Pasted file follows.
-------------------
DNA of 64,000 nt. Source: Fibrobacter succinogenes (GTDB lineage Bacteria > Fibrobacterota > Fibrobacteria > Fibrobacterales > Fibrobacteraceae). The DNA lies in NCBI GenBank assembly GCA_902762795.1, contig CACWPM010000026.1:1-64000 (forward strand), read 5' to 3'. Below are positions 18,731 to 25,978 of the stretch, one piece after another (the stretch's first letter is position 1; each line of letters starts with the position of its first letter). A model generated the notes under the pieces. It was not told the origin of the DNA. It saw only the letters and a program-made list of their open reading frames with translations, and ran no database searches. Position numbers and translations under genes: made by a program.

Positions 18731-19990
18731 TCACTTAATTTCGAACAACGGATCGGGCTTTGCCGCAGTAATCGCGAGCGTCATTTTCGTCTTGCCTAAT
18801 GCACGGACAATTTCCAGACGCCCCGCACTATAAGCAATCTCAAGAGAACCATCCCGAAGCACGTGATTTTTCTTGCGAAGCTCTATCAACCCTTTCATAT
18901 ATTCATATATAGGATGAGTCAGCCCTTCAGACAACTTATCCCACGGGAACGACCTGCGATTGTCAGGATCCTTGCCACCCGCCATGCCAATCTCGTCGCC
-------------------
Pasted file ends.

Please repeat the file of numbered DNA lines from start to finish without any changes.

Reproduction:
DNA of 64,000 nt. Source: Fibrobacter succinogenes (GTDB lineage Bacteria > Fibrobacterota > Fibrobacteria > Fibrobacterales > Fibrobacteraceae). The DNA lies in NCBI GenBank assembly GCA_902762795.1, contig CACWPM010000026.1:1-64000 (forward strand), read 5' to 3'. Below are positions 18,731 to 25,978 of the stretch, one piece after another (the stretch's first letter is position 1; each line of letters starts with the position of its first letter). A model generated the notes under the pieces. It was not told the origin of the DNA. It saw only the letters and a program-made list of their open reading frames with translations, and ran no database searches. Position numbers and translations under genes: made by a program.

Positions 18731-19990
18731 TCACTTAATTTCGAACAACGGATCGGGCTTTGCCGCAGTAATCGCGAGCGTCATTTTCGTCTTGCCTAAT
18801 GCACGGACAATTTCCAGACGCCCCGCACTATAAGCAATCTCAAGAGAACCATCCCGAAGCACGTGATTTTTCTTGCGAAGCTCTATCAACCCTTTCATAT
18901 ATTCATATATAGGATGAGTCAGCCCTTCAGACAACTTATCCCACGGGAACGACCTGCGATTGTCAGGATCCTTGCCACCCGCCATGCCAATCTCGTCGCC